Rep. Matt Gaetz explains his bill to loosen federal medical marijuana research instructions after holding a roundtable discussion with veterans on the issue at the University of West Florida on Monday, Feb. 12, 2018. (Jim Littlefirstname.lastname@example.org) Wochit
U.S. Rep. Matt Gaetz meets with a group of local clergy members to discuss their concerns with medical marijuana during a roundtable meeting Monday, Feb. 12, 2018, at West Florida Baptist Church in Milton.(Photo: Tony Gibersonemail@example.com)Buy Photo
Rep. Matt Gaetz is working on a bill to loosen federal restrictions on medical marijuana research and end the Department of Veterans Affairs’ long-standing “gag rule” on alerting veterans about medical marijuana research trials near them.
Gaetz held two roundtable discussions Monday morning in Milton and Pensacola and announced he was working on a bill with three points that he said would allow for more research into medical marijuana.
The first point of the proposal would call for at least three facilities in the country to grow marijuana for research rather than the one at the University of Mississippi currently allowed under federal law.
“To me, that’s like getting the government cheese of marijuana,” Gaetz said. “You’re not getting the different types of strains or concoctions or whatever — you know, I’m not a scientist — that can help people. You only get one type.”
The second point would allow universities to research marijuana for medical purposes without jeopardizing their federal funding.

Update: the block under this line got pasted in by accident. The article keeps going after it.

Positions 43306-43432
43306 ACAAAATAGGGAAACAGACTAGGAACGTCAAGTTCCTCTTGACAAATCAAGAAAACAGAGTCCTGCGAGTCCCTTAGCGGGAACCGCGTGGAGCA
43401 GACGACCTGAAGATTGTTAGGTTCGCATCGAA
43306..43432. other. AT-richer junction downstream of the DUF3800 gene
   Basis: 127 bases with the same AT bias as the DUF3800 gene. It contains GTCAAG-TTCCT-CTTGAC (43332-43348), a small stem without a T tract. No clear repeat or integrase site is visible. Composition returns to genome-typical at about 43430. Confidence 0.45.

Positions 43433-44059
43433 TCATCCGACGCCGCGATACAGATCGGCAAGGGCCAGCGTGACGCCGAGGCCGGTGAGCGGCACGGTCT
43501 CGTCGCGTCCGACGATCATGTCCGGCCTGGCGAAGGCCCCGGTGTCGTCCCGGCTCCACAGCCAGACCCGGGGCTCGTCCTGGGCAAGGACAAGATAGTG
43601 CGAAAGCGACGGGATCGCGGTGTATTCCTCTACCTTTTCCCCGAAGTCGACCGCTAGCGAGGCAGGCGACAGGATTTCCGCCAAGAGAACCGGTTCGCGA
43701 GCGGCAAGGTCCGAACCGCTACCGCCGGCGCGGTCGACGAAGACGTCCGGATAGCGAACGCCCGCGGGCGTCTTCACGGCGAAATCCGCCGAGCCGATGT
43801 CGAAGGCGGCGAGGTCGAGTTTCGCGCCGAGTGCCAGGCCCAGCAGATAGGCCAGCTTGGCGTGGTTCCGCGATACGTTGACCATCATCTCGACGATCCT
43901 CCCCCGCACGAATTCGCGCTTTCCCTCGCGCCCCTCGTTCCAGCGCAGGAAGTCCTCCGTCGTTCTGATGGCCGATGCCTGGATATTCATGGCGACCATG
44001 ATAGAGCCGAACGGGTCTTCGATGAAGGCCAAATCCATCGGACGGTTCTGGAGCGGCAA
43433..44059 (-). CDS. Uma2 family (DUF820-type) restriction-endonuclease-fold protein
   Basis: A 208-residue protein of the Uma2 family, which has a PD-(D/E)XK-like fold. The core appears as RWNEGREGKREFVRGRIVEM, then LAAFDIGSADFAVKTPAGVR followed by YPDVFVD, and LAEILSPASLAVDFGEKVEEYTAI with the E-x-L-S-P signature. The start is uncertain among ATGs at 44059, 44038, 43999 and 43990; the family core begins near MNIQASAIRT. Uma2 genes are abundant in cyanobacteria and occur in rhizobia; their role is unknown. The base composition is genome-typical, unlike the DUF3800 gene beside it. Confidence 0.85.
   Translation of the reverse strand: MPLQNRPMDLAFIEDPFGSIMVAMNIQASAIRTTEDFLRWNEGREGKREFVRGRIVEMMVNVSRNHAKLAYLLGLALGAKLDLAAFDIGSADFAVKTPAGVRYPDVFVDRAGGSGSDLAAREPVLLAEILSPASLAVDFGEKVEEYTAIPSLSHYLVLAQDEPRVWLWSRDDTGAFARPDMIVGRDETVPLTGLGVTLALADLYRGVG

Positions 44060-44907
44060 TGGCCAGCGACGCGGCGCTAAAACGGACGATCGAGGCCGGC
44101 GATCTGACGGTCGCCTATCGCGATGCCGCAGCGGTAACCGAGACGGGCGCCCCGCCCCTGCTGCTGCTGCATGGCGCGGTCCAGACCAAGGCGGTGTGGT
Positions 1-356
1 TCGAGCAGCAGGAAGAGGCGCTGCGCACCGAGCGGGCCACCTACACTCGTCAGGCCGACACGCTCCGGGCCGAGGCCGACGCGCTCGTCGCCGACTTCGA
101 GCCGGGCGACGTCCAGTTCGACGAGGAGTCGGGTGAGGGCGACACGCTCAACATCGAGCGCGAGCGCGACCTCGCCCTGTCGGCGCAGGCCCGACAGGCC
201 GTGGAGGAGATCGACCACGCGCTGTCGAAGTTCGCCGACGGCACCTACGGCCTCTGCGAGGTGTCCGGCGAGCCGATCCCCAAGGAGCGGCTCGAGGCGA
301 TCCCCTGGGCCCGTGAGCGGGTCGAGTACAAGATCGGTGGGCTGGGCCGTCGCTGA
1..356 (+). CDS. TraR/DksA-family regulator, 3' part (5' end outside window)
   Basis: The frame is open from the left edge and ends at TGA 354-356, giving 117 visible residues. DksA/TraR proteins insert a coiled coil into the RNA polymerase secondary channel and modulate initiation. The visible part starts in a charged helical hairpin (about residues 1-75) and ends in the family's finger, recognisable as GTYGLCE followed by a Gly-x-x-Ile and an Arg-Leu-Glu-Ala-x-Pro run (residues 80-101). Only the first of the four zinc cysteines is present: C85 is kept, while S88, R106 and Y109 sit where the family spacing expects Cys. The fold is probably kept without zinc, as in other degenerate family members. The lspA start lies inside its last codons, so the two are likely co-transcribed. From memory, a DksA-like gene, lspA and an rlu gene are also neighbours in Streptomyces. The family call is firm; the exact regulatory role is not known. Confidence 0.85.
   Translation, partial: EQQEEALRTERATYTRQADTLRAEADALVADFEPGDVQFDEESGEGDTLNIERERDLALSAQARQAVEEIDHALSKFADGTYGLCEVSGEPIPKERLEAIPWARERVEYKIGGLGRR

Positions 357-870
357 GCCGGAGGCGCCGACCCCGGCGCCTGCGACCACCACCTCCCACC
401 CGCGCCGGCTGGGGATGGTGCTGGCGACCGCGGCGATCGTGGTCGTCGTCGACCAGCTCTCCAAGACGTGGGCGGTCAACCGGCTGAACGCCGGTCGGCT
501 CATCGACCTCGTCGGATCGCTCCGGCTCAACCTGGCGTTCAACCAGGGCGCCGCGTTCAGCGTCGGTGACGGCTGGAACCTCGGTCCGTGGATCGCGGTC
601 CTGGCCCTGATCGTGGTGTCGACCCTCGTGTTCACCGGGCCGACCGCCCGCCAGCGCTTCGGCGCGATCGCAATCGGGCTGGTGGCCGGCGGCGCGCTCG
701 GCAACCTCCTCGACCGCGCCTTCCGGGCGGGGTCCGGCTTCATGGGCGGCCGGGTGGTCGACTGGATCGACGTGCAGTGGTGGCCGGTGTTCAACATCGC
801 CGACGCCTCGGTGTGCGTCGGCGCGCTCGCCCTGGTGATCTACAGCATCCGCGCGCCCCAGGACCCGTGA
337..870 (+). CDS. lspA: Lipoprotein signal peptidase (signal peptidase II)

The final proposal of the bill would allow VA doctors to tell their patients about medical marijuana clinical trials for which they may be eligible to participate.
Gaetz, a freshman Republican, said he developed the three points after talking with other Republican lawmakers to figure what they would support.
U.S. Rep. Matt Gaetz meets with a group of local clergy members to discuss their concerns with medical marijuana during a roundtable meeting Monday, Feb. 12, 2018, at West Florida Baptist Church in Milton. (Photo: Tony Gibersonfirstname.lastname@example.org)
He said he couldn’t get other conservative lawmakers to agree to allowing VA doctors to recommend medical marijuana to their patients.
“I had a lot of people in Washington — frankly, a lot of conservatives — who said that was a bridge too far for them,” Gaetz said. “My goal is let’s start with some of the things that we would agree on. So even among the most conservative, most skeptical people in Congress, people have said that (Gaetz’s bill) doesn’t offend them.”
Gaetz, who has been a proponent of medical marijuana since his time in the Florida Legislature, filed a bill last year that would remove marijuana from the Schedule I drug list. Schedule I drugs under the Controlled Substances Act are deemed to have no medical purpose.
Gaetz has also condemned U.S. Attorney General Jeff Session for reversing an Obama-era policy of federal prosecutors not bringing cases against marijuana dispensaries operatingRead the original article